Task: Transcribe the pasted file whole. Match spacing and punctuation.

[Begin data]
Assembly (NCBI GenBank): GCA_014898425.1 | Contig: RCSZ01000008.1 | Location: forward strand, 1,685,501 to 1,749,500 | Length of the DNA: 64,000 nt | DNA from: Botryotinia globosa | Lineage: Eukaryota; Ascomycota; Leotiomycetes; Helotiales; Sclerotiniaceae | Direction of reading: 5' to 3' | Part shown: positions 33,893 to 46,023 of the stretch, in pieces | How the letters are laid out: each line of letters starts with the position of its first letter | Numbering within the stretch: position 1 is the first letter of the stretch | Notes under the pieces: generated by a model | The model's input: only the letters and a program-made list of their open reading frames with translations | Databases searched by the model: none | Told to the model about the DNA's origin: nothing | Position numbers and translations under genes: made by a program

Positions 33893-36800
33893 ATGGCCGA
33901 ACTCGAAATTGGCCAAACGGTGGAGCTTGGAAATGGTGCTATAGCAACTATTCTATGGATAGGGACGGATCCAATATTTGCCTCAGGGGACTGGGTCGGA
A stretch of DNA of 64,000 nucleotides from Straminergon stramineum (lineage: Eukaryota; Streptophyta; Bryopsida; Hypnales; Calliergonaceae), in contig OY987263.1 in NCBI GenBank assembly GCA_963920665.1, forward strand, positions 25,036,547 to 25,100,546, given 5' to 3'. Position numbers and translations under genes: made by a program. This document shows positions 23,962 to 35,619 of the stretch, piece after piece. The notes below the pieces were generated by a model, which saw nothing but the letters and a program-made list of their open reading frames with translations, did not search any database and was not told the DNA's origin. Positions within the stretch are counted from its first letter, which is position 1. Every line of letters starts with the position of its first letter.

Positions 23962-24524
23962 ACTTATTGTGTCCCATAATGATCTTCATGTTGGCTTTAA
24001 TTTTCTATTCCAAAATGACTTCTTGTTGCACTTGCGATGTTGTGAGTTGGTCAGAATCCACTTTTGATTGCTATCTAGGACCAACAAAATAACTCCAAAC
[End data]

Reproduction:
Assembly (NCBI GenBank): GCA_014898425.1 | Contig: RCSZ01000008.1 | Location: forward strand, 1,685,501 to 1,749,500 | Length of the DNA: 64,000 nt | DNA from: Botryotinia globosa | Lineage: Eukaryota; Ascomycota; Leotiomycetes; Helotiales; Sclerotiniaceae | Direction of reading: 5' to 3' | Part shown: positions 33,893 to 46,023 of the stretch, in pieces | How the letters are laid out: each line of letters starts with the position of its first letter | Numbering within the stretch: position 1 is the first letter of the stretch | Notes under the pieces: generated by a model | The model's input: only the letters and a program-made list of their open reading frames with translations | Databases searched by the model: none | Told to the model about the DNA's origin: nothing | Position numbers and translations under genes: made by a program

Positions 33893-36800
33893 ATGGCCGA
33901 ACTCGAAATTGGCCAAACGGTGGAGCTTGGAAATGGTGCTATAGCAACTATTCTATGGATAGGGACGGATCCAATATTTGCCTCAGGGGACTGGGTCGGA
A stretch of DNA of 64,000 nucleotides from Straminergon stramineum (lineage: Eukaryota; Streptophyta; Bryopsida; Hypnales; Calliergonaceae), in contig OY987263.1 in NCBI GenBank assembly GCA_963920665.1, forward strand, positions 25,036,547 to 25,100,546, given 5' to 3'. Position numbers and translations under genes: made by a program. This document shows positions 23,962 to 35,619 of the stretch, piece after piece. The notes below the pieces were generated by a model, which saw nothing but the letters and a program-made list of their open reading frames with translations, did not search any database and was not told the DNA's origin. Positions within the stretch are counted from its first letter, which is position 1. Every line of letters starts with the position of its first letter.

Positions 23962-24524
23962 ACTTATTGTGTCCCATAATGATCTTCATGTTGGCTTTAA
24001 TTTTCTATTCCAAAATGACTTCTTGTTGCACTTGCGATGTTGTGAGTTGGTCAGAATCCACTTTTGATTGCTATCTAGGACCAACAAAATAACTCCAAAC